The last goodbye: ‘Grandpa Boy’ Ze Roberto’s first Brazilian title at 42

Nostalgia

After narrowly missing out on a league title in 1996, Ze Roberto came back to his home of Sao Paulo in 2014 with unfinished business.

Despite retiring in 2017, Brazilian legend Ze Roberto has kept himself in the limelight of late, largely by being incredibly fit.

The former Bayern star, now 46, has become a popular Instagram figure, posting pictures and videos of himself in the gym and showing off his toned physique. He’s like Joe Wicks, if Joe Wicks had won four Bundesliga titles.

The 84-cap hero also made tabloid headlines over the summer after suggesting, not unreasonably, that he was in better shape than Cristiano Ronaldo, who is 11 years his junior.

“Today I would say that I have a better physique,” Ze Roberto told Argentine broadcaster TyC Sports.

But there are reasons why people are interested in Ze Roberto’s personal fitness secrets. Reasons beyond a conspicuous six-pack and biceps.

People want to know how Ze Roberto played football at the highest level until the age of 43.

At 31, the Brazilian earned a place in the 2006 World Cup team of the tournament. At 33, he won a domestic double with Bayern in Germany. And then over 10 more years of top-tier football he squeezed in another three trophies.

And it was toward the very end of his career, at the age of 42, that he won his first ever Brazilian national championship — 20 years after narrowly missing out on one.

Close second

Ze Roberto started his professional career in 1994 at Sao Paulo side Portuguesa, where he burst onto the scene as a talented left-back — a position he would occupy on and off over the rest of his career.

By 1995, he was making his international debut, coming on as a substitute to replace Roberto Carlos in a friendly against Uruguay. But it wasn’t until the following year that the youngster’s career really got off the ground.

Despite Portuguesa’s modest stature, the club went on a good run in the Campeonato Brasileiro, Brazil’s top national league, and qualified for the play-off stage by a single point.

And although they were the lowest-ranked of the eight qualifiers, Ze Roberto’s team made it to the final versus Gremio, managed at the time by future Brazil boss Luiz Felipe Scolari.

The two sides drew 2-2 over two legs. That meant, boringly, that Gremio triumphed, having scored more points during the regular season.

It wasn’t doom and gloom though for Ze Roberto, who was named best left-back of the season and promptly secured a €9million move to Real Madrid.

He spent the best part of the next 15 years in Europe, becoming one of the best Brazilians to play in the German Bundesliga over spells with Bayer Leverkusen, Bayern and Hamburg, but he would eventually return to Brazil in some style.

Vovo Garoto

Out of context, it doesn’t sound especially flattering. ‘Vovo Garoto’, meaning something like ‘Grandpa Boy’, isn’t exactly ‘El Fenomeno’. For Ze Roberto, however, the nickname given to him by his compatriots was as respectful as it was apt.

Upon his permanent return to Brazil with Gremio in 2012, the 37-year-old had won an array of major honours at both club and international level, but he didn’t seem to be feeling the effects of age despite years of hard-fought competition.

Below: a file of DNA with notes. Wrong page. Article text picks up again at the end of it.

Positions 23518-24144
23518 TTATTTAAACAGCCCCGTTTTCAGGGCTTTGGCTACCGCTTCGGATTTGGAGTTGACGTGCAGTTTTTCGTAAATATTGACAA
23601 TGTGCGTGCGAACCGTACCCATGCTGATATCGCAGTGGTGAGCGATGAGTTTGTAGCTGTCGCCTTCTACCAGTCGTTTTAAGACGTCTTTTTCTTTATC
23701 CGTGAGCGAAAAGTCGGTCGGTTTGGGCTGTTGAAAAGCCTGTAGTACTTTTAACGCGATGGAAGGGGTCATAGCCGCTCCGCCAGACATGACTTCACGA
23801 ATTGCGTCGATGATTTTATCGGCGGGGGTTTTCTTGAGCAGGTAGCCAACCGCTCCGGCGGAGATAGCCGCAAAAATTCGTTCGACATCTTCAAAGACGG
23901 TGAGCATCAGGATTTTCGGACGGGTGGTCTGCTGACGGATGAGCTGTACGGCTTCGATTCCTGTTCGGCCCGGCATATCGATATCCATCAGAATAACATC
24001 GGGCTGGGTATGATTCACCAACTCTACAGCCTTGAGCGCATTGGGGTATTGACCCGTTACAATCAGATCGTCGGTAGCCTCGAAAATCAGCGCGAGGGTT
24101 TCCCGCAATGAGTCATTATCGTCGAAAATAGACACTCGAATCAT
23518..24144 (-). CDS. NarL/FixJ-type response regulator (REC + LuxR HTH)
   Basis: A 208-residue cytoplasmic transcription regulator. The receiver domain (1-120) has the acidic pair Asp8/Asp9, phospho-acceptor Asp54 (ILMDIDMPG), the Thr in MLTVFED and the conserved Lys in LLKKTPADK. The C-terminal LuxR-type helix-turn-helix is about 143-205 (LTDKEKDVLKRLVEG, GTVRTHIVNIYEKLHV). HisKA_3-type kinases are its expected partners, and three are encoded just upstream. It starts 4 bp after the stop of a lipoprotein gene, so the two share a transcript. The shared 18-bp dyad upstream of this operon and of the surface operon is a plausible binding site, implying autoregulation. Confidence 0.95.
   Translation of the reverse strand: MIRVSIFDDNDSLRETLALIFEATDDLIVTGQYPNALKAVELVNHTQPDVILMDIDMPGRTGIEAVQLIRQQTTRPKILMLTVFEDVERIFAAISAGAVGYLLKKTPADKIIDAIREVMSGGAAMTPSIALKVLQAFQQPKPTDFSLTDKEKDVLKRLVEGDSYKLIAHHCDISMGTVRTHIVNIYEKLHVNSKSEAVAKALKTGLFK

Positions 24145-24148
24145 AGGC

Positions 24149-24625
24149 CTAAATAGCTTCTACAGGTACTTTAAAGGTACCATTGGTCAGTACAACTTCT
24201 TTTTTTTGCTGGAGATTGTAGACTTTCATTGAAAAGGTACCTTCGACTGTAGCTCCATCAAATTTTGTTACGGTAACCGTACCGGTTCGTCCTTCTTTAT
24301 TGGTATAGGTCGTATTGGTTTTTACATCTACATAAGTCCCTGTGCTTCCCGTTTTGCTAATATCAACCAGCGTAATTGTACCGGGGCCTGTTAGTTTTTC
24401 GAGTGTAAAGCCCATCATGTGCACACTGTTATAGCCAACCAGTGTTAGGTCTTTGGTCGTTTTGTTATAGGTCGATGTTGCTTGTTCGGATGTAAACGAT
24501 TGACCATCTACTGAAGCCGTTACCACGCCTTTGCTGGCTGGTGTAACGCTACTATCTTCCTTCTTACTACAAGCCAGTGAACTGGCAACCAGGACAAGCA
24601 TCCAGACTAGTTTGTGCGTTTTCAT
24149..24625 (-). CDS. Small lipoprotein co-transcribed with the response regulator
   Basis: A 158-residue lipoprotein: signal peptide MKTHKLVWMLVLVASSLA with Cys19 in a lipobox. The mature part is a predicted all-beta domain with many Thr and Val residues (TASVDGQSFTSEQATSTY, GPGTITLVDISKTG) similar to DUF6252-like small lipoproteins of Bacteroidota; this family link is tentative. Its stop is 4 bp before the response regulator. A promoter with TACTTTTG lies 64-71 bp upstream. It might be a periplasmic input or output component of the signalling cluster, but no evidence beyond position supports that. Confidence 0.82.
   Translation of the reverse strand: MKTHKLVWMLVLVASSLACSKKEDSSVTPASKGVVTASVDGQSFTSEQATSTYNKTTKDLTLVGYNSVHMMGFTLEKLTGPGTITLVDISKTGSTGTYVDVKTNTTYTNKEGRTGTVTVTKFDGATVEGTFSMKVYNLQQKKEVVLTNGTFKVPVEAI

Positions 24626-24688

Whether selected on the wing, at full-back or in central midfield, he regularly played entire games without being humbled by younger opponents.

After three seasons at Gremio, he joined Palmeiras in late 2014, returning to his home of Sao Paulo after 18 years away. As swan songs go, it could hardly have gone better.

Ze Roberto, by now 40, immediately received the captain’s armband and proved an inspiration in the dressing room before his first match, a 3-1 win over Audax in the Sao Paulo state championship.

“We were late [onto the pitch] because Ze Roberto was making a speech,” said Palmeiras boss Oswaldo de Oliveira. “I had goosebumps the whole game when I saw the reflection of that on the field. He was fundamental.”

During Ze Roberto’s first season at Palmeiras, the club reached two finals, first the Sao Paulo state championship in May, then the Copa do Brasil — equivalent to the FA Cup — in December.

They faced Santos in both contests, and both went to penalties. They lost the state championship final, in which Ze Roberto didn’t take a penalty, but won the Copa do Brasil when he stepped up first.

A long wait

After such a long and successful career, the veteran Ze Roberto presumably wasn’t losing much sleep over Portuguesa’s second-place finish in the 1996 Brasileiro all those years ago.

But there was something redemptive about the Brazilian eventually winning the title exactly 20 years after that near miss.

During the 2016 season, Palmeiras stepped things up a gear and built on their form of the season prior. They even went on a 15-match unbeaten run, during which Ze Roberto got his only goal of the campaign: a cheeky chip after a smooth one-two.

Buoyed by the experience of Ze Roberto and the goalscoring talents of a 19-year-old Gabriel Jesus, the club ultimately won the league by nine points. They hadn’t won it since 1994 and had even been relegated to the second division in 2012.

“We’re going down in history,” said Ze Roberto. “This is the start of a new era.”

The player himself was also going down in history. At 42, Ze Roberto had become the oldest player — outfield or otherwise — to win the competition.

He stuck around a year longer, eventually retiring at the age of 43 and getting himself a farewell match at his old club Portuguesa.

The crowd, chanting “stay, Ze Roberto!” presumably thought he could play on forever. Frankly, he probably could have.

By Benedict O’Neill


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